EDGEWOOD, Md. - The Maryland National Guard Freestate ChalleNGe Academy inducted 136 cadets into Class No. 45 during a crossover ceremony at the APG South (Edgewood) recreation center July 27.
The Freestate ChalleNGe Academy (FCA) gives Maryland teens who have withdrawn from high school a unique opportunity: a second chance at an education and a successful future. For 22 weeks, cadets ages 16-18 voluntarily live in the academy's residential program: a structured, disciplined, military-style environment.
During their stay at FCA, cadets are provided with academic, job and life skills training that will prepare them for success after they leave the academy. The five-month residential portion of the program is followed by a yearlong post residential phase.
The crossover ceremony came just two weeks after 168 candidates were in-processed and began the acclimation phase of the FCA program, during which time the teens adjust to their new environment, rigorous schedule and a complete technology and smartphone blackout.
At the end of their first two weeks, the teens must decide if they want to stay in the program or leave. Those who elect to continue are inducted as cadets.
"These are the ones who have survived pre-challenge," said FCA case manager Betty Leflore during the invocation that opened the crossover ceremony. "They were faced with many challenges, hardships, homesickness, injuries, mass punishment and the outdoor heat. But they made it."
During the ceremony, the newly-inducted cadets walked across stage to receive congratulations from FCA staff members. FCA Director Charles Rose advised the cadets to foster a positive outlook.
"Attitude is a choice," Rose said. "You choose to say the things you do. You choose to behave the way you do. You choose to do the right things."
FCA counselor David Marsh wished the cadets continued success and reminded them of their responsibilities while enrolled in the program.
"We only ask one thing from you: to make sure you do all the work you're supposed to be doing here," Marsh said. "We will track you after you leave this program. So we expect you to follow directions, do what you're supposed to be doing, and get your high school diploma."
Rose said the academy procured a $50,000 grant to fund a new computer lab and study materials which inaugurated on-site general educational development (GED) test completion for Class No. 45.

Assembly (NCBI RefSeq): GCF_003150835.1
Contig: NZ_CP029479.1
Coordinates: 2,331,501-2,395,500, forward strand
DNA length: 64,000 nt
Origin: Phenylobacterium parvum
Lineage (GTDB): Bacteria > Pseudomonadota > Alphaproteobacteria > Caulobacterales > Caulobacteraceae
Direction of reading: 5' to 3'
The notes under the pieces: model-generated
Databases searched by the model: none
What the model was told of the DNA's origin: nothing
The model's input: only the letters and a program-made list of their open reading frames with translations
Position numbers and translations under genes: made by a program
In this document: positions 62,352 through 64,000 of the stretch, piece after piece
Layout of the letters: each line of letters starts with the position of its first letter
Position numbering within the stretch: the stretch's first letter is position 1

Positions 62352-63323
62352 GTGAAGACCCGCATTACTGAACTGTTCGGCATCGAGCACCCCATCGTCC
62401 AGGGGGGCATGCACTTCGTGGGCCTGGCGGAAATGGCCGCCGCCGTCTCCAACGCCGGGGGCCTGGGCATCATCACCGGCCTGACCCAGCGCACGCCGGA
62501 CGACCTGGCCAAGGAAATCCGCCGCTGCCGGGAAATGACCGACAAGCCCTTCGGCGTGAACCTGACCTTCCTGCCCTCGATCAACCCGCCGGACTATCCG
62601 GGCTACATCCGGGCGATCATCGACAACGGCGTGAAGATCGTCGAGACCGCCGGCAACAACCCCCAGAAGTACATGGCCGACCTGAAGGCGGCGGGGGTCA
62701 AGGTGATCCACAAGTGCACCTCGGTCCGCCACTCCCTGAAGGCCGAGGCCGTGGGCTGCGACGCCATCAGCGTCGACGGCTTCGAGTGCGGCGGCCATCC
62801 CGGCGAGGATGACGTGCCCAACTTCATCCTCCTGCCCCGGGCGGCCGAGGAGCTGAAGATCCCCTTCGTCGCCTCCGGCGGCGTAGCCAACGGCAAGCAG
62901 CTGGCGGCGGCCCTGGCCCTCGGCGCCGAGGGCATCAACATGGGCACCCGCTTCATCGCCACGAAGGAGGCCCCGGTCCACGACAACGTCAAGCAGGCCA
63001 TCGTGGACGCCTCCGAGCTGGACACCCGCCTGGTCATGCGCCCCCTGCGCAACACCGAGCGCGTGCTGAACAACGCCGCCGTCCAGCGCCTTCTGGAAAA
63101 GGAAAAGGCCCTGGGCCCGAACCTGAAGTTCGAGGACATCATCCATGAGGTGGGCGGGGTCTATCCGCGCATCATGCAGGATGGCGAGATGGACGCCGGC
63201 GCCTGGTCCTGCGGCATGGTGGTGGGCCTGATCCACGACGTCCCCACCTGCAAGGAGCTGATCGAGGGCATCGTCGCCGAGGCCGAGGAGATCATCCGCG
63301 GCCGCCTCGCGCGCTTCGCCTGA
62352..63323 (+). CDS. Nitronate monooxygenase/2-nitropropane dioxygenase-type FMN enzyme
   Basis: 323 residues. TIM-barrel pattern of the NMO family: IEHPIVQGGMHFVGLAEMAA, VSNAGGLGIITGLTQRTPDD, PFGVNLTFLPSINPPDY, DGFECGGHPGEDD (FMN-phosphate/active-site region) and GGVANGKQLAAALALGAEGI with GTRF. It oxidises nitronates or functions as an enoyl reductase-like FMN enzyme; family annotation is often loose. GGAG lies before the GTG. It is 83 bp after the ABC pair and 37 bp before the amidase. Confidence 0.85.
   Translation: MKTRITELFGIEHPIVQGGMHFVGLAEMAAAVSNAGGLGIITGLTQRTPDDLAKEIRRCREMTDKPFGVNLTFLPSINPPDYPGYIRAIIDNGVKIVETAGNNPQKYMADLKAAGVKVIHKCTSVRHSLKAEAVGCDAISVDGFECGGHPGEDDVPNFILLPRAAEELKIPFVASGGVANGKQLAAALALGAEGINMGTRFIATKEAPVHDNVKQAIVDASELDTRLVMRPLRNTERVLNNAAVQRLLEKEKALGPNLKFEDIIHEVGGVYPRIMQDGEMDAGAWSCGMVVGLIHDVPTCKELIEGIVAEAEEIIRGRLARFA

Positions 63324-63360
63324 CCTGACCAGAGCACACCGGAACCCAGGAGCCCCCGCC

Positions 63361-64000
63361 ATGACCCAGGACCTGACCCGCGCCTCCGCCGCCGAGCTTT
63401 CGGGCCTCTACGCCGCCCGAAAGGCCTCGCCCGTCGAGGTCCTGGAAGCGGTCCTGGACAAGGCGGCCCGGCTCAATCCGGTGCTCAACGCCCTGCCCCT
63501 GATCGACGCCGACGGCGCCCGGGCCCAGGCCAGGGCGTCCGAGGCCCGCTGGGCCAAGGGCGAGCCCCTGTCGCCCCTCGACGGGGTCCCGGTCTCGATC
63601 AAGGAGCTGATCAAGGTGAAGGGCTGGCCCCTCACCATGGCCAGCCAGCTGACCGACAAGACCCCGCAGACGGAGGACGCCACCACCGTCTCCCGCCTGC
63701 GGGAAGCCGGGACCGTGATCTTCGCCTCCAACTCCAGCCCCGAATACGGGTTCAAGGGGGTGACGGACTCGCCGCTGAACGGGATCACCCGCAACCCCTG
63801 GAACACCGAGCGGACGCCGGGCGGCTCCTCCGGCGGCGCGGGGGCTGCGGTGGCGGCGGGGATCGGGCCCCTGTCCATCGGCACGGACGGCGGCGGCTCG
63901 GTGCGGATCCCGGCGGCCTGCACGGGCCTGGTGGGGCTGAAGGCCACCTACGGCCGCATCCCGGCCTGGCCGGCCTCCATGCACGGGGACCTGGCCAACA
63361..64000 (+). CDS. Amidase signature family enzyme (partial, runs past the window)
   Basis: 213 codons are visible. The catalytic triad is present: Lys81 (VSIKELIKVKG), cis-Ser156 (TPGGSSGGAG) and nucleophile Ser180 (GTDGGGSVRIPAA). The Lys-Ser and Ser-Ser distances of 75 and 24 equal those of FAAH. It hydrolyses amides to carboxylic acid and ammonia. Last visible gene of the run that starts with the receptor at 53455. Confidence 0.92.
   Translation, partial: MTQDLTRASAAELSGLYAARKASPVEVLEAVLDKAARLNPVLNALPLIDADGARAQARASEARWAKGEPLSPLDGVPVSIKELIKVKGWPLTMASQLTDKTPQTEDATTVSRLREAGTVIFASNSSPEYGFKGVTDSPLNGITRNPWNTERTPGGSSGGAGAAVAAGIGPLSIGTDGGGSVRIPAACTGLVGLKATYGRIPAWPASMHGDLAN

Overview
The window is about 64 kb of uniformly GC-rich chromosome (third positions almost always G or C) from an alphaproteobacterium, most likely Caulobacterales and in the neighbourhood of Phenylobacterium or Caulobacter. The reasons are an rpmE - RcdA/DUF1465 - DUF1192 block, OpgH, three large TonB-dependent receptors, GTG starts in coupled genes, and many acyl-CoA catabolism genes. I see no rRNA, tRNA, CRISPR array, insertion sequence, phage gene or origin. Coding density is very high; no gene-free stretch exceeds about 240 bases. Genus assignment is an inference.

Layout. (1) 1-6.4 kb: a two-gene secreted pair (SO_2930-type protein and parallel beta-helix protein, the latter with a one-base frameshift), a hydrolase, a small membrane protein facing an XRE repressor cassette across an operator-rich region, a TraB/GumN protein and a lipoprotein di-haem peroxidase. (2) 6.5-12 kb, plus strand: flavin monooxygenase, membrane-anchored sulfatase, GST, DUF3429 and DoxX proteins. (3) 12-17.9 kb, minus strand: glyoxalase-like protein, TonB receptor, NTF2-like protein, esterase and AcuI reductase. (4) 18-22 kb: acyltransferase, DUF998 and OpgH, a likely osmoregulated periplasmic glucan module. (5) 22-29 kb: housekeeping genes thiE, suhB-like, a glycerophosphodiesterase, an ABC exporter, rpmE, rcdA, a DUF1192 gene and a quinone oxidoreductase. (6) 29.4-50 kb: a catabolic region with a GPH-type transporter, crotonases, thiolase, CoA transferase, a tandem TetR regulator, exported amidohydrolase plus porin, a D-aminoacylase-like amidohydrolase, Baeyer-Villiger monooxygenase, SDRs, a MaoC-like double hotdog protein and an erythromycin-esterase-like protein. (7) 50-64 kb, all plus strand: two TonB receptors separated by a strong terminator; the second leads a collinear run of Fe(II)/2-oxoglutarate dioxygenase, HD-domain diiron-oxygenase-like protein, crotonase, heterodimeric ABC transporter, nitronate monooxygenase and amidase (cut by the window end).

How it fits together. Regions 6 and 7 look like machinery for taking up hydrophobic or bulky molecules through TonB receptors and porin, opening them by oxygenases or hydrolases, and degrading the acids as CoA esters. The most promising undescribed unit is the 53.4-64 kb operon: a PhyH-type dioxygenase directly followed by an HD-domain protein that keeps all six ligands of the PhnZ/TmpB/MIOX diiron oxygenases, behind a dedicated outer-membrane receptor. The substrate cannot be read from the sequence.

In addition to the GED, all cadets will take the Armed Services Vocational Aptitude Battery, a multiple aptitude test that measures abilities and helps predict future academic and occupational success in the military. Several FCA staff members are former military service members, and many FCA graduates go on to join the military.
Rose noted that approximately 84 cadets will complete vocational training in the coming weeks; double the number that participated during Class No. 44. He pointed out that the different types of skills cadets can learn while at the academy, include culinary, building maintenance, automotive, computer, piloting and barbering.
"You have opportunity," Rose said, "to change your lives around and become what we call 'productive citizens.' Walking out of here with your GED is probably the biggest accomplishment you can make. But even more so I think, is knowing that you can do it, and that you have accomplished something," he said.
After the induction, the cadets recited the Freestate ChalleNGe Academy Honor Code, which is meant to guide their actions while at the academy. They pledged to live honestly, respectfully, and to be good representatives of FCA.
Cadets who successfully finish the academy's residential program will graduate from the FCA during a ceremony at the APG North (Aberdeen) post theatre Dec. 12.
Rose encouraged the cadets to stick with the program and asked how many of them plan to graduate in December. Nearly every cadet raised his or her hand.
"I expect every one of you to be there," Rose said.
For more information about the FCA program, visit http://www.mdmildep.org/fca/.